Endogenous fibrinolysis - relevance to clinical thrombosis risk assessment
Navarese, Eliano P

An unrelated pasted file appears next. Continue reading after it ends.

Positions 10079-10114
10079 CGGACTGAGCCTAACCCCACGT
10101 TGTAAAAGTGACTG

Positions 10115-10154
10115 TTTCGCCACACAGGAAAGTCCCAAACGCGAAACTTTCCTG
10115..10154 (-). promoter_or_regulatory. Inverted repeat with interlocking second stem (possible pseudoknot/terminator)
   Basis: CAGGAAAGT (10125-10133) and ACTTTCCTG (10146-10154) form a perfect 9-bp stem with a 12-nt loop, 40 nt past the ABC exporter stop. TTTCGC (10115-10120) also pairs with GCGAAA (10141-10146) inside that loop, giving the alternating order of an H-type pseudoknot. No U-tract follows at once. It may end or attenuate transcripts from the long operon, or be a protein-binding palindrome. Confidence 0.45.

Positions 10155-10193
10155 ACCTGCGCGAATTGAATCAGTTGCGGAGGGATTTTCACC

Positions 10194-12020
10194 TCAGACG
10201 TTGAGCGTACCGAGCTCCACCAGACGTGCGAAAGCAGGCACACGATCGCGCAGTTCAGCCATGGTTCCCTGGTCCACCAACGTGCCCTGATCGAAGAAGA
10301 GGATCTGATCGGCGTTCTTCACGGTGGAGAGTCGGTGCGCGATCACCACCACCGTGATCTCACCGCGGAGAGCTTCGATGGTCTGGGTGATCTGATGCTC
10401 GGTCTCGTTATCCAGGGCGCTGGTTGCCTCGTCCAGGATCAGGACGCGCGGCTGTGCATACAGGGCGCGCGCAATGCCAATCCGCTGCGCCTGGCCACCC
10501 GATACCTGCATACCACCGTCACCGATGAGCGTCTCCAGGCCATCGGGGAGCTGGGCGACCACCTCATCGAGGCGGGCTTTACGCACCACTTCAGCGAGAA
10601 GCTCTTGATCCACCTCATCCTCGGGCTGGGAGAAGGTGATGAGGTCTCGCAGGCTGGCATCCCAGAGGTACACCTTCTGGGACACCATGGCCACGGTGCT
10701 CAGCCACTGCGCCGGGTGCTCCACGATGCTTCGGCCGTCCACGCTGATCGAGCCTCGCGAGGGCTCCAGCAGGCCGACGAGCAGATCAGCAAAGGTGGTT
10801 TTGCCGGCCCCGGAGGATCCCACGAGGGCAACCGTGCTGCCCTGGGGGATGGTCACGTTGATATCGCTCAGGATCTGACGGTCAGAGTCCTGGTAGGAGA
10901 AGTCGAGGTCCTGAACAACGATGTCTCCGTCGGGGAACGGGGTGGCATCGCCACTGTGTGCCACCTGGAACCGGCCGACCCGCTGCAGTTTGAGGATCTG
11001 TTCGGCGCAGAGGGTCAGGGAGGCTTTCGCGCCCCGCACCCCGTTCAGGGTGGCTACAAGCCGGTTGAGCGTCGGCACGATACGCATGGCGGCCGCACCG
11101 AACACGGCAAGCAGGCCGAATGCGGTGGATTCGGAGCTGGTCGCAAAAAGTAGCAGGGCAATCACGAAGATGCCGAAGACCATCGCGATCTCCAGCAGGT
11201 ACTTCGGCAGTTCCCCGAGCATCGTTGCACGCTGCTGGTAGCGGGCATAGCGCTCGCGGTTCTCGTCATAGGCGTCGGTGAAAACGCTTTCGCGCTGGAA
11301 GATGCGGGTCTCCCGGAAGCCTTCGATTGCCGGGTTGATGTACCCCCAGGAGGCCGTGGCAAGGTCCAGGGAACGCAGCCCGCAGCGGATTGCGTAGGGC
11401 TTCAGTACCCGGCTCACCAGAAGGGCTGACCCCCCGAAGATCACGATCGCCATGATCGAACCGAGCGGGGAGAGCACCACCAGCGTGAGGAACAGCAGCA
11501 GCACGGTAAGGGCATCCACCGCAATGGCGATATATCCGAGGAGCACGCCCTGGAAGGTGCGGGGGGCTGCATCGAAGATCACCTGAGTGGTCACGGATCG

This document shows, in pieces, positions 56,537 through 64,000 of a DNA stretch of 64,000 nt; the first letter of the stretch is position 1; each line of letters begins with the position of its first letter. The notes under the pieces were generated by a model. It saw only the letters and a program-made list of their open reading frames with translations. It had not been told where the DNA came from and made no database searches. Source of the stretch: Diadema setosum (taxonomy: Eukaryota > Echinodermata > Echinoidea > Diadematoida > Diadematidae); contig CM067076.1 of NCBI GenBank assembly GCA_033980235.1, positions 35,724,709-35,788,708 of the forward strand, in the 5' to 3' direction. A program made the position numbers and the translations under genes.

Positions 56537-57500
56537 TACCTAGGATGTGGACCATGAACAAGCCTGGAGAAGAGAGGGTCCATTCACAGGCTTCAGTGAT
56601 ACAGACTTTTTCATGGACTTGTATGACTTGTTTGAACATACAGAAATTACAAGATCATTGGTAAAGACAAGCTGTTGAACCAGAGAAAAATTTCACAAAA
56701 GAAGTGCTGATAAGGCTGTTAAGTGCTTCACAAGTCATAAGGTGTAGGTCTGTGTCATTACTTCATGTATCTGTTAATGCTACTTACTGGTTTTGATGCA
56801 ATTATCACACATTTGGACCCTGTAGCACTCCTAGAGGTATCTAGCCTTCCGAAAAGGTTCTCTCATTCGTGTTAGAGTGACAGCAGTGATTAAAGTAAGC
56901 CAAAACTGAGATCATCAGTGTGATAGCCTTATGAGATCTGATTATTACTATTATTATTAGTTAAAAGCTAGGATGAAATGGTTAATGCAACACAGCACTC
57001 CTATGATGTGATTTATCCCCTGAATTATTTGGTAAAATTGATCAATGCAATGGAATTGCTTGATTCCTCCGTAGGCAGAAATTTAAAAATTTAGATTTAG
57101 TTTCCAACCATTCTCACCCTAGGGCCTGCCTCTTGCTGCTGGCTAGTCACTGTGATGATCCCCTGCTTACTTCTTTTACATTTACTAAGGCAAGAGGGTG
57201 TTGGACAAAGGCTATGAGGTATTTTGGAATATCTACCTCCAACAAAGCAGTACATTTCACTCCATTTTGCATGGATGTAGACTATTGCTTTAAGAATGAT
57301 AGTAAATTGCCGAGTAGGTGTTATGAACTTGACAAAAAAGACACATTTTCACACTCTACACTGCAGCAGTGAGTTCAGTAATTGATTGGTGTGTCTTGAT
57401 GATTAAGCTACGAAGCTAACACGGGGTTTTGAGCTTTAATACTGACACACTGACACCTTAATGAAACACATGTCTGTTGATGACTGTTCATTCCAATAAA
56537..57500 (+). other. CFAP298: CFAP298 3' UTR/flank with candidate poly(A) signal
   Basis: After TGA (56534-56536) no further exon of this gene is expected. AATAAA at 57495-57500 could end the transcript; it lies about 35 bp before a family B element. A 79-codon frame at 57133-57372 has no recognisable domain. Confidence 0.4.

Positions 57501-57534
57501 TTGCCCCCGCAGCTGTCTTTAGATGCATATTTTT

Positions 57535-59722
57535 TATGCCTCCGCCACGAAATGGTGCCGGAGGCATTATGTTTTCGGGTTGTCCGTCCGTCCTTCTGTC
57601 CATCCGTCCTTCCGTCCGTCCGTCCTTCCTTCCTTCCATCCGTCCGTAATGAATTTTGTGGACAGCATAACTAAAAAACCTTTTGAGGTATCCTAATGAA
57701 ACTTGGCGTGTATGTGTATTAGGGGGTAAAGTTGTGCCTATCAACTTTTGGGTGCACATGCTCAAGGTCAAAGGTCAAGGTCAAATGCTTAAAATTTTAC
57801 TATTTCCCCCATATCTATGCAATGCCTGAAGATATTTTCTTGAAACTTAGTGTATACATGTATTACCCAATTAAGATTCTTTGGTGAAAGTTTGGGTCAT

The development of an obstructive luminal thrombus is pathological and considered a failure of endogenous fibrinolysis. The consequences may be fatal, or result in lasting downstream organ damage. Therefore, assessment of endogenous fibrinolytic status in an individual may identify those at risk of occlusive thrombus formation and provide prognostic information. Arterial thrombi are more platelet-rich and more resistant to fibrinolysis than venous thrombi. Several recent studies using global tests of fibrinolysis in patients with acute coronary syndromes (ACS) have shown that despite dual antiplatelet therapy, patients with impaired fibrinolytic status have an increased risk of adverse cardiovascular events, compared to those with effective fibrinolytic function. Such data add significantly to the predictive value of established cardiovascular risk factors and conventional biomarkers. Most data reported have been obtained with the Global Thrombosis Test and the turbidimetric plasma clot lysis assay. A few small studies in patients with ischaemic stroke suggest a similar predictive role of fibrinolytic status assessment in these patients. Studies reporting an association between impaired fibrinolysis and future venous thrombotic events are limited, and in the form of case-control studies. Viscoelastic assays may have a role in the prediction of venous thromboembolic risk. Assays of fibrinolytic function should be used to obtain a more accurate risk of future thrombotic events, particularly in the setting of ACS. The availability of point-of-care tests helps facilitate this and should encourage future studies to assess personalised antithrombotic treatment combinations to optimise fibrinolytic status and reduce thrombosis risk.